Under an atmosphere of argon gas, 114 g of trimethylaluminum was dissolved in 1200 g of dehydrated toluene to form a solution, and the solution was stirred in an ice bath and cooled to a temperature of about 10° C. 243 g of dehydrated tert-pentyl alcohol was added to the cooled solution slowly for about 3 hours to form a mixture, and methane gas generated during the reaction was removed using argon gas. After the mixture was stirred at a room temperature for about 15 hours, the toluene was removed from the mixture at a temperature of about 120° C. and under a reduced pressure to yield a viscous liquid residue. The viscous liquid residue was vacuum distillated at a temperature of about 107° C. and under a pressure of about 50 Pa, and the distillated viscous liquid residue was drained at a temperature of about 78° C. As a result, an aluminum precursor represented by following Formula 5, which was a white solid, was formed.

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Evaluation of the Ignitability of Aluminum Precursors

To evaluate the stability of aluminum precursors with respect to ignitability, aluminum precursors prepared in accordance with Examples 1 and 2, trimethylaluminum as a Comparative Example 1, an aluminum precursor represented by following Formula 6 as a Comparative Example 2, and an aluminum precursor represented by following Formula 7 as a Comparative Example 3 were left exposed to the atmosphere. The results are shown in following Table 1.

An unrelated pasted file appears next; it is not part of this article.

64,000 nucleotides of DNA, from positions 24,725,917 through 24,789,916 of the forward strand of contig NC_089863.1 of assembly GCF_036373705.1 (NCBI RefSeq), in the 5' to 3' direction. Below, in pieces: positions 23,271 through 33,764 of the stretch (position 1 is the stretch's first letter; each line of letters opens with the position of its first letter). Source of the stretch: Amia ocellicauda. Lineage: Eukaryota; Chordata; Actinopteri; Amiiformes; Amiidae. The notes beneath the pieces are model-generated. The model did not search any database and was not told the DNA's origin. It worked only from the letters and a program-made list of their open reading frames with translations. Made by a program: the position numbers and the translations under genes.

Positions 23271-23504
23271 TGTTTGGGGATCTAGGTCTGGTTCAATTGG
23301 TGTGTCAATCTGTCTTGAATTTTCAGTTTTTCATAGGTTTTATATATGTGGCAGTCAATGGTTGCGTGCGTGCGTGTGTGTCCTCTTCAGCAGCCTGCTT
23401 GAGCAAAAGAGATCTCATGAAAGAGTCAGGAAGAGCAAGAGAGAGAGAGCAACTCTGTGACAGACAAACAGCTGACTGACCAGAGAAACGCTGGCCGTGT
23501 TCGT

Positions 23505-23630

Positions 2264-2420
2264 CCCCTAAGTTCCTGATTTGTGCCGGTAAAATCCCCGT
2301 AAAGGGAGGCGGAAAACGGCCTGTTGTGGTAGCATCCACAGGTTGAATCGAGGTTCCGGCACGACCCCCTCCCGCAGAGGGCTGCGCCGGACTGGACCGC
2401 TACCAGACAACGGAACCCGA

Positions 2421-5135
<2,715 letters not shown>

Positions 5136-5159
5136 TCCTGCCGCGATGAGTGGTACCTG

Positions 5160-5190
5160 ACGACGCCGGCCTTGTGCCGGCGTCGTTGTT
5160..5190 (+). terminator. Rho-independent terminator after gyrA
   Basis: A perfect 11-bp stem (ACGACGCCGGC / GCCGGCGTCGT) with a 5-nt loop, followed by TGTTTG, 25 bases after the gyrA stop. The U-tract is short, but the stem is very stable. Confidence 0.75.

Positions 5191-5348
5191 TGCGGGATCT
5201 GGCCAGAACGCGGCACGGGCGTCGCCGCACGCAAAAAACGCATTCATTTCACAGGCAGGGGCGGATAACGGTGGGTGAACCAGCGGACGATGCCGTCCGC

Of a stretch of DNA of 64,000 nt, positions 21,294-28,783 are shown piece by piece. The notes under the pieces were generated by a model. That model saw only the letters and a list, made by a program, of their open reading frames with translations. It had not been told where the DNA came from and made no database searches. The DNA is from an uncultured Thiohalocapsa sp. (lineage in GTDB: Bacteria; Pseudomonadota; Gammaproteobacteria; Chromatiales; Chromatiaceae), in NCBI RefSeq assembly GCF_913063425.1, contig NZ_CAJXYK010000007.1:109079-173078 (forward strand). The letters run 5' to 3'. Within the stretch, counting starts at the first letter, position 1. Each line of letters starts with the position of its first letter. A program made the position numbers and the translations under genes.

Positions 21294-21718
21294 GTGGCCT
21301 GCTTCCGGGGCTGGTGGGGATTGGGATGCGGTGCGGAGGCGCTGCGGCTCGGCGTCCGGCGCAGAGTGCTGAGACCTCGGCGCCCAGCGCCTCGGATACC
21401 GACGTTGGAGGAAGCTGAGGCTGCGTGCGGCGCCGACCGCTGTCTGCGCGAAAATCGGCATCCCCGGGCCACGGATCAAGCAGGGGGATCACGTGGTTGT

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TABLE 1
Aluminum precursorIgnitability
Example 1No
Example 2No
Comparative Example 1Yes
Comparative Example 2No
Comparative Example 3No

As shown in Table 1, while the aluminum precursor in accordance with Comparative Example 1 exhibited ignitability, the aluminum precursors in accordance with Examples 1 and 2 and Comparative Examples 2 and 3 did not exhibit ignitability. Thus, it may be concluded that a thin film may be formed safely by a CVD process or an ALD process using the aluminum precursors in accordance with Examples 1 and 2 and Comparative Examples 2 and 3.